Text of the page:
I approached Paula and Blognonymous because I needed an outlet. I write everyday and it is my surest form of expression but without a purpose, a readership, even an invisible one it can lack the catharsis that I was looking for. I so needed to get it off my chest and am deeply grateful for the chance this co-operative has provided. Thank you.

    Your comments have been a revelation. I am so very grateful for the responses, the advice, the support and the links and suggestions. Most of all I am grateful that anyone has taken the time to stop and respond to what is after all just another rant. Well, its not but you know what I mean. What has surprised me is power of response/advice that is untainted by friendship but driven by compassion. Sometimes people can be too close.

    I am grateful too for A Sceptical Medium for have the courage of her (sorry, I assume ‘her’) convictions to set out a message of tough love. Yours is a necessary reminder that we need diversity in our advice: it keeps us healthy. I think you raise a number of issues which are hugely important. I don’t disagree with much of what you write although I think we can be a little too ‘muscular’ in our reflections on the past. Society and the relationships that form our communities have changed fundamentally in the last two generations and while modern (western) man seeks the comfort of a counsellor it is, perhaps, because the Vicar, Priest, Uncle or Grandparent is no longer part of the tight fabric of life that provided support for previous generations. We have always needed, sought and benefited from wise counsel.

    My wife, son and I have some big decisions to make in the next few days. If Paula hasn’t struck me down 🙂 I’ll see if she will let me do a short update in six months.

    Thank you everyone. You’be been brilliant.

    Father of The Boy

  • April 22, 2011 at 7:26 pm

    I wish you the world of luck and thank you for understanding why I said what I did and how. I sent Paula a very private e-mail and if she still has it, she has my permission to show it to you so you will understand why I say what I do. Good luck with the future. Lorraine xxx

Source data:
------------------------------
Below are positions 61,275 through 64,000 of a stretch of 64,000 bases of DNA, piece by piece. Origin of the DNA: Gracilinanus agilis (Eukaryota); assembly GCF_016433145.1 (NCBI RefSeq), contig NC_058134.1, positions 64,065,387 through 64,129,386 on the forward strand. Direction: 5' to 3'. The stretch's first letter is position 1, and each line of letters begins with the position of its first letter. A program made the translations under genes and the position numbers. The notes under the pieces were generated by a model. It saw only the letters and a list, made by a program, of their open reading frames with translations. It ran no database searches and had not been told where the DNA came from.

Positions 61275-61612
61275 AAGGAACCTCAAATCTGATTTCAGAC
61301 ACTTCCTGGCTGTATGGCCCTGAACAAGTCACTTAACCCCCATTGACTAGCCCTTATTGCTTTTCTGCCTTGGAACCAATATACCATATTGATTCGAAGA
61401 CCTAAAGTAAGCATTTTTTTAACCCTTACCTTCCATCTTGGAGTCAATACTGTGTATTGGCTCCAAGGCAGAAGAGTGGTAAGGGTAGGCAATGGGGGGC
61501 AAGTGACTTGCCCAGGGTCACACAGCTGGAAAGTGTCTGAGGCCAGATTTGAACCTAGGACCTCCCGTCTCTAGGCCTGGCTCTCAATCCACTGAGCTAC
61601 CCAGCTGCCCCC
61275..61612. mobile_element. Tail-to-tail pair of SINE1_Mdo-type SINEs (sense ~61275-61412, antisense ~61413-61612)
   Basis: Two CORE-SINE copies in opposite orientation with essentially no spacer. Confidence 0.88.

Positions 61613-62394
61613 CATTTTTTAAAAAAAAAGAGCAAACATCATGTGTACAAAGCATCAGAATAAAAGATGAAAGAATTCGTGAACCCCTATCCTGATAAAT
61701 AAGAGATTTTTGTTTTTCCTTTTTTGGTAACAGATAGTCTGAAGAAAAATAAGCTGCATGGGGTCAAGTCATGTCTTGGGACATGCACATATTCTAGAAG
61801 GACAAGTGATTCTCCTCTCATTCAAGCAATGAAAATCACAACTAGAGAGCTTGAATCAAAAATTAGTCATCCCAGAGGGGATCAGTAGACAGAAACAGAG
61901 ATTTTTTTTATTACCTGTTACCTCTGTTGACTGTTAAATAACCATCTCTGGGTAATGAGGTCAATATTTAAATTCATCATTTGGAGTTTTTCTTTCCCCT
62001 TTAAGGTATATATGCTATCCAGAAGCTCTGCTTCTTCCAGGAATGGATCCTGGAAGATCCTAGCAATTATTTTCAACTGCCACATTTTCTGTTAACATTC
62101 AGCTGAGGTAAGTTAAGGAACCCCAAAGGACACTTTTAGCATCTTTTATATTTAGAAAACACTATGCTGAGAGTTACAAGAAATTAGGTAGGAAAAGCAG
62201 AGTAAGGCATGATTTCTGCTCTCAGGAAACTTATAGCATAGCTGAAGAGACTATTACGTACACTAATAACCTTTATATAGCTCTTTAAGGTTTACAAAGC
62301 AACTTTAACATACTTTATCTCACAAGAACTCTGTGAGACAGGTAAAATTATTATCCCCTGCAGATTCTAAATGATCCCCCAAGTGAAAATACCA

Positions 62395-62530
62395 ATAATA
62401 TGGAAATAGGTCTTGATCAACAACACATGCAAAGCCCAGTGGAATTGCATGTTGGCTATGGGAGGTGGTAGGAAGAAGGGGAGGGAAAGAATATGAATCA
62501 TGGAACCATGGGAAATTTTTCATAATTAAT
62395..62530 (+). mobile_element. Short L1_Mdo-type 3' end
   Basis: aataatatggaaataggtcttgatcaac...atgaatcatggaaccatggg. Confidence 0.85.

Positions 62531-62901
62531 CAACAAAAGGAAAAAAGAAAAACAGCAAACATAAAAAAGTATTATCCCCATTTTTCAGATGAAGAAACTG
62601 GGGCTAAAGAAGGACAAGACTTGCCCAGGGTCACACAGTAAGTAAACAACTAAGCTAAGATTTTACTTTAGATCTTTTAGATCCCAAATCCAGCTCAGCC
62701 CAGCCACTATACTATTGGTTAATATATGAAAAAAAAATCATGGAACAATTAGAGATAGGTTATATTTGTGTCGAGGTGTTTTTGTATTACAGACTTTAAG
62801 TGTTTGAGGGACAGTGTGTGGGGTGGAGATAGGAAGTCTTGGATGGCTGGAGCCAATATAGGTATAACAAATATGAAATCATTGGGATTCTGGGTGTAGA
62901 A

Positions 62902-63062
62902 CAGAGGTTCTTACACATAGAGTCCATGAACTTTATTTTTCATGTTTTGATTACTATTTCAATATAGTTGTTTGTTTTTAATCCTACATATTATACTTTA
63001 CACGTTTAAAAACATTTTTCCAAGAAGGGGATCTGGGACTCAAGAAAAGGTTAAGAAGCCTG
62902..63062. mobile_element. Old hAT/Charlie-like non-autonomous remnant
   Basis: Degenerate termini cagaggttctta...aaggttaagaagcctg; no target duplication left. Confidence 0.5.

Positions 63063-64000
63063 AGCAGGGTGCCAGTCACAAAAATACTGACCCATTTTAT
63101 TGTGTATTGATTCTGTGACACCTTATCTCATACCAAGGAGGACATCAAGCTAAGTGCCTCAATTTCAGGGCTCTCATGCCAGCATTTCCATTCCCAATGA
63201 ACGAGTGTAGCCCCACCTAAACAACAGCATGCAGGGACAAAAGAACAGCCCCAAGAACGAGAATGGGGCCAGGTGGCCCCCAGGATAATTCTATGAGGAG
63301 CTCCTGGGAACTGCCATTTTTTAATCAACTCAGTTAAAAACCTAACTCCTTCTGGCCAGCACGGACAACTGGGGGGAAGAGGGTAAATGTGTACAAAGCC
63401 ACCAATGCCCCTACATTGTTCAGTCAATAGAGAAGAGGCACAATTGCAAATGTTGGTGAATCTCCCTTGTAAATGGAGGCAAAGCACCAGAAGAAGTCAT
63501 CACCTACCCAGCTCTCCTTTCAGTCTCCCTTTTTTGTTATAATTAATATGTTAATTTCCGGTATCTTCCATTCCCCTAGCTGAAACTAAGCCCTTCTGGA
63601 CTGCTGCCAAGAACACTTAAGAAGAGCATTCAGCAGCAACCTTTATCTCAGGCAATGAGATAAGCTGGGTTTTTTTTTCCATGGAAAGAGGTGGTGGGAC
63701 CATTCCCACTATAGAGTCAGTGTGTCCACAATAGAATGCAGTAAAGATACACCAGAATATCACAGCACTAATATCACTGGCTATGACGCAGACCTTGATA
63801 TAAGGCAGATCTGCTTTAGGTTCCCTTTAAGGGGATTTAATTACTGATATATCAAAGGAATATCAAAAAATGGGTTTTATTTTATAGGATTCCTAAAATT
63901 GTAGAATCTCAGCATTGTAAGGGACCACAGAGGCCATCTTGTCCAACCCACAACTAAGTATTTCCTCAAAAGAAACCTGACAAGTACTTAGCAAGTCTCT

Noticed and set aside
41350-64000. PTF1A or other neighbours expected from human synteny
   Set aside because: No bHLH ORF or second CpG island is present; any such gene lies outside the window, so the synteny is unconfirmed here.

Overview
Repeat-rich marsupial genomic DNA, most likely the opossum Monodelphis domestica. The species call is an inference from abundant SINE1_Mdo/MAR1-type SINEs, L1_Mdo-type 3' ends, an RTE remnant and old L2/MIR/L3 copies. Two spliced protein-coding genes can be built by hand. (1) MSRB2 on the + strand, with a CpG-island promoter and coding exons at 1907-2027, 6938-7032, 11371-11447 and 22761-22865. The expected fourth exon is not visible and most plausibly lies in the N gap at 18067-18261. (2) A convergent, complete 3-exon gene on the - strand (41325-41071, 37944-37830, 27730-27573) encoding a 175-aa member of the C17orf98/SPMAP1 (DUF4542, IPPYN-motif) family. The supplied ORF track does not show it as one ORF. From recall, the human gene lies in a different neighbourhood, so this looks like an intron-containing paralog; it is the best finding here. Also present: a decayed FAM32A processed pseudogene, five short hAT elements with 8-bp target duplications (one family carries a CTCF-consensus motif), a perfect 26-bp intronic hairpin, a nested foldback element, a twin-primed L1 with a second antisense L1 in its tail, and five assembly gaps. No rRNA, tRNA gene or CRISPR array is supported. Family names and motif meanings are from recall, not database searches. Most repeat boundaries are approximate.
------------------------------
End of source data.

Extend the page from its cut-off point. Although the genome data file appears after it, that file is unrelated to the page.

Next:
• April 25, 2011 at 8:06 am

    I don’t have any experience or advice to offer from a parent’s perspective, as my daughter is only 10 months old. But I did experience bullying myself in my first year of secondary school and know my parents felt as you do now. It was their love and support that helped me most at the time, even though the school dealt with the situation quickly. My Mum and Dad taught me to be a strong person, proud of who I am and with a strong sense of my own identity (ironically this was probably something that made me a target for this group of girls in the first place). You and your wife sound like amazingly supportive parents for your boy. All I can say is continue being the steady and loving parents you already are. I’ll be thinking of you and wishing your son the strength to get through it.

  • April 28, 2011 at 9:38 pm

    I can relate to this as a child who was bullied, and as an adult who struggles with depressive episodes due to illness. I worry that my kids may have similar struggles and am terrified about my eldest child heading to Secondary School in September, but the advice and compassion here is amazing and I hope it truly helps you all. Your boy sounds like a fabulous young man, and he will come through this, but it’s ok to get help too. Also, don’t be so hard on yourself. You do need someone to talk to and a good counsellor would add a valuable perspective that will only add strength to your support of your son and your wife. Take care.